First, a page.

Save The Saturn V!!!
Saturn V Rocket at the Johnson Space Center, is facing an
uncertain future, and needs your fiscal help!
|The Saturn V Rocket at the Johnson Space
Center in Houston Texas... The only complete stack using flyable
The Saturn V on display at Johnson Space Center,
intended for Apollo 18, never got off the ground. It has long outlived its
sisters that did take men to the Moon between 1969 and 1972. That extended life,
however, has brought some uninvited guests to the rocket such as mold and small
Some external surfaces of the Saturn V have broken down and corrosion has
affected internal and external structures. Excessive moisture and poor drainage
throughout the rocket have led to mold and plants growth. Small animals have
found shelter inside the irreplaceable landmark and are responsible for acidic
debris and damage.
Now the Smithsonian Institution's National Air and Space Museum has begun
preservation efforts on the 363-foot launch vehicle that should add many more
years to the rocket's life.
The Saturn V, from the command module's escape tower to the nozzles of the five
first-stage engines, has been on display outdoors at Johnson Space Center since
1977. It formally became part of the Smithsonian collection in 1978 but remained
at Johnson Space Center.
A grant from the Save America's Treasures program of the National Park Service
and the National Trust for Historic Preservation could provide $1.25 million for
the project. More than half the required dollar-for-dollar matching funds have
been raised from the private sector. Allan Needell, Apollo curator at the
National Air and Space Museum, hopes more donations will allow the Smithsonian
to make full use of the Save America’s Treasures grant.
The Smithsonian has contracted with Conservation Solutions Inc. (CSI) of
Washington, D.C., for initial steps of preservation: thoroughly cleaning all
rocket stages, removing fluids from tanks and lines, proposing and testing
state-of-the art techniques for corrosion removal, surface preparation and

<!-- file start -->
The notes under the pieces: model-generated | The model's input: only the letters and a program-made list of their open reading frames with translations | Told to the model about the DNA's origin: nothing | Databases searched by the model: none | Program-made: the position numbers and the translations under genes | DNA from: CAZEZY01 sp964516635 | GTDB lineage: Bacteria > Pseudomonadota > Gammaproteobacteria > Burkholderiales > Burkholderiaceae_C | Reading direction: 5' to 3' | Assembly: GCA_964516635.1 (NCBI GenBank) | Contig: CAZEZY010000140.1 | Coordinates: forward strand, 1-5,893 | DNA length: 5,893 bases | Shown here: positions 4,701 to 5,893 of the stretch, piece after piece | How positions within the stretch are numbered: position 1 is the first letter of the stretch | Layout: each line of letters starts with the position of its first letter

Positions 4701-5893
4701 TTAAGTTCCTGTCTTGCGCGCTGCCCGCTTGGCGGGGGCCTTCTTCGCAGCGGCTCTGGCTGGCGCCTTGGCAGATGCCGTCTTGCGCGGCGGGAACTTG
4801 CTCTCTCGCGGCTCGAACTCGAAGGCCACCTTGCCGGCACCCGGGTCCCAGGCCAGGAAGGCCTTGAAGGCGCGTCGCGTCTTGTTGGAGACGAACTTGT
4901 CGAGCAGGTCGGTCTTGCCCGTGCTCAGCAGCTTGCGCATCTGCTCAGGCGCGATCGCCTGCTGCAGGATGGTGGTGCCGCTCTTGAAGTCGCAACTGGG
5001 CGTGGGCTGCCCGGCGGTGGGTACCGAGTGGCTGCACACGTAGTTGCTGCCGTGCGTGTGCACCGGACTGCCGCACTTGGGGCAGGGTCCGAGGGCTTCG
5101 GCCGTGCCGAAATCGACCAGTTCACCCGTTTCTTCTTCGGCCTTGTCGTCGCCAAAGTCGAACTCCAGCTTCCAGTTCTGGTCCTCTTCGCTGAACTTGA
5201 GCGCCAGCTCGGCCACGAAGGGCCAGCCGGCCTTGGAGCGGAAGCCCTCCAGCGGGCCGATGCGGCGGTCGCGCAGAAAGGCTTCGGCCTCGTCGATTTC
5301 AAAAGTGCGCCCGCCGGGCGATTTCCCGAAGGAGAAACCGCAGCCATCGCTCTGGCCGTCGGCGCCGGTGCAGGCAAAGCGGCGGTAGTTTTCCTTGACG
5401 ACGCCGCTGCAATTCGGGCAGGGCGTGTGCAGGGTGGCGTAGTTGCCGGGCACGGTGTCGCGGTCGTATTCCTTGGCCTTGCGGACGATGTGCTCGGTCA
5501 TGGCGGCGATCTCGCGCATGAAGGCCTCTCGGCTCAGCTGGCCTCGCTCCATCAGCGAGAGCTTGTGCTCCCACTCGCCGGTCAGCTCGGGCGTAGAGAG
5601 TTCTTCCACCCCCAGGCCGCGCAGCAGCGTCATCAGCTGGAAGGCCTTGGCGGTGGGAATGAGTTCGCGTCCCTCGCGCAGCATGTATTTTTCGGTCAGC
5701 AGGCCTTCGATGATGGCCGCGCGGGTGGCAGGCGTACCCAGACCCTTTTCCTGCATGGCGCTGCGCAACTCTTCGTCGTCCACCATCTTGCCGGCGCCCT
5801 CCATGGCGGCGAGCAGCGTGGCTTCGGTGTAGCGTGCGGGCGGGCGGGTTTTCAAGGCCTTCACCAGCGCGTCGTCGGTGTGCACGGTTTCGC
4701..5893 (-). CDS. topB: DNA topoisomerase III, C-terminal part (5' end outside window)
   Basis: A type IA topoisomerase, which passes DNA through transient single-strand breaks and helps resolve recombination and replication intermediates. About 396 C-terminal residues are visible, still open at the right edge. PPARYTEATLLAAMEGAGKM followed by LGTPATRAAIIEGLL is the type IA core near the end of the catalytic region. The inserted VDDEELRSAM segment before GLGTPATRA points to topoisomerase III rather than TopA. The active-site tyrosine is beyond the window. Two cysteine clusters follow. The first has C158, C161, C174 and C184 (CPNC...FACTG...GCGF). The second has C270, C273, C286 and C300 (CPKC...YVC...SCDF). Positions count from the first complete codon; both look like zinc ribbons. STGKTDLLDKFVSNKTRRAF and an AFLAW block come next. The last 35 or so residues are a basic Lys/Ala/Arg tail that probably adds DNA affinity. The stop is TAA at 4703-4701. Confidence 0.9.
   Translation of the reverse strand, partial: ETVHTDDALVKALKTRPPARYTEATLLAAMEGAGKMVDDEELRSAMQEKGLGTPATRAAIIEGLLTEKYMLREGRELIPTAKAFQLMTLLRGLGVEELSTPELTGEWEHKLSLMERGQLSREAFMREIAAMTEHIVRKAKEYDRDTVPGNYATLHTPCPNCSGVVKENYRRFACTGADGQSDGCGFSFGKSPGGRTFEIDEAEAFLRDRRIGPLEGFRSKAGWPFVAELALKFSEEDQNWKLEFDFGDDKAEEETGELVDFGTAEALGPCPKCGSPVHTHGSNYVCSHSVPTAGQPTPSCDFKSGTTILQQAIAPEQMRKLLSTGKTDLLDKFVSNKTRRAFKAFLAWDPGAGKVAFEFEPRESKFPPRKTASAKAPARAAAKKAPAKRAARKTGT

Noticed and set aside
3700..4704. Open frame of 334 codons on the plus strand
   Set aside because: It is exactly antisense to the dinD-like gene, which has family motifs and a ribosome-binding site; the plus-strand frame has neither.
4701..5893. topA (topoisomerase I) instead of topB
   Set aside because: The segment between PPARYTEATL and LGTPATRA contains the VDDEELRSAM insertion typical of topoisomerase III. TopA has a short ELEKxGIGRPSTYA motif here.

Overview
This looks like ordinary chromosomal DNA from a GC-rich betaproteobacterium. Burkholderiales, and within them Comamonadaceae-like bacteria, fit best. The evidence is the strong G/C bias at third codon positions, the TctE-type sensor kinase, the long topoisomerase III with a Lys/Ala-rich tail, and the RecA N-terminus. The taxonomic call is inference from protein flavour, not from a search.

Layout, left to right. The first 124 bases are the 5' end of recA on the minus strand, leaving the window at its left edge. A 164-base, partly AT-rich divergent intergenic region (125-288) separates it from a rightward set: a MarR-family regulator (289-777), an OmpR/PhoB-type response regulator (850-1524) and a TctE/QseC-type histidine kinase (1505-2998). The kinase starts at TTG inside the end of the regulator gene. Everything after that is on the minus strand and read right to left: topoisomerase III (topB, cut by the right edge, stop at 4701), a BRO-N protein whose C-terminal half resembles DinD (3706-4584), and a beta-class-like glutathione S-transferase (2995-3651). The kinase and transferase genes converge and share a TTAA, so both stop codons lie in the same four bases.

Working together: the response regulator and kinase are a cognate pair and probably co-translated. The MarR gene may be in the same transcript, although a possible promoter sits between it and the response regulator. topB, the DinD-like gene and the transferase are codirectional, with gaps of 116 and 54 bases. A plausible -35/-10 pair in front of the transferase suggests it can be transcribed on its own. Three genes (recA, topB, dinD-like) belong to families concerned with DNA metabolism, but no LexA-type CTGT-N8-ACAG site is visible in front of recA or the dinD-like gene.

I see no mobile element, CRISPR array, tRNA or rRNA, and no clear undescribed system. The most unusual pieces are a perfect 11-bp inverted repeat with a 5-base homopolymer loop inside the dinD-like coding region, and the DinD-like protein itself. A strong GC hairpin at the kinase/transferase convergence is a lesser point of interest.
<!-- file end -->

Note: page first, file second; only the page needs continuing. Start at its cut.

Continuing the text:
repainting, and starting work to repair damaged components. The work began in
CSI also will provide a temporary temperature- and humidity-controlled building
to protect the Saturn V during the preservation work and until a permanent
indoor display site can be provided. The goal is to save the Saturn V and to
restore it to its original appearance.
Smithsonian curators, conservators, advisors and NASA have been working to
create a comprehensive plan to preserve and protect the Saturn V at Johnson
Space Center for future generations. They have raised enough money to finish the
plan's first phase. If the remaining matching funds can be raised, the job is
scheduled for completion in December.
The Saturn V was first used to carry humans during the Apollo 8 mission, which
orbited the moon in 1968. The rockets were used for all lunar landing missions
and to carry Skylab into orbit in 1973.
Of the three surviving Saturn V launch vehicles, only the spacecraft at Johnson
Space Center is made entirely of rocket stages intended for flight. Three
planned Moon flights, Apollo 18, 19 and 20, were canceled. (Source : www.jsc.nasa.gov)
We encourage everyone to give as they can to funding the
complete restoration of the Saturn V in Houston, Texas.
Send your donation to:
National Air and Space Museum
Saturn V Fund
P.O. Box 23197
Washington, DC 20026
click here for more information (Off-site link to the National Air & Space
The space history community can make a real difference but
time is of the essence. Every day wasted is a day closer to losing this vehicle
to its surroundings. Act now and save this Saturn V.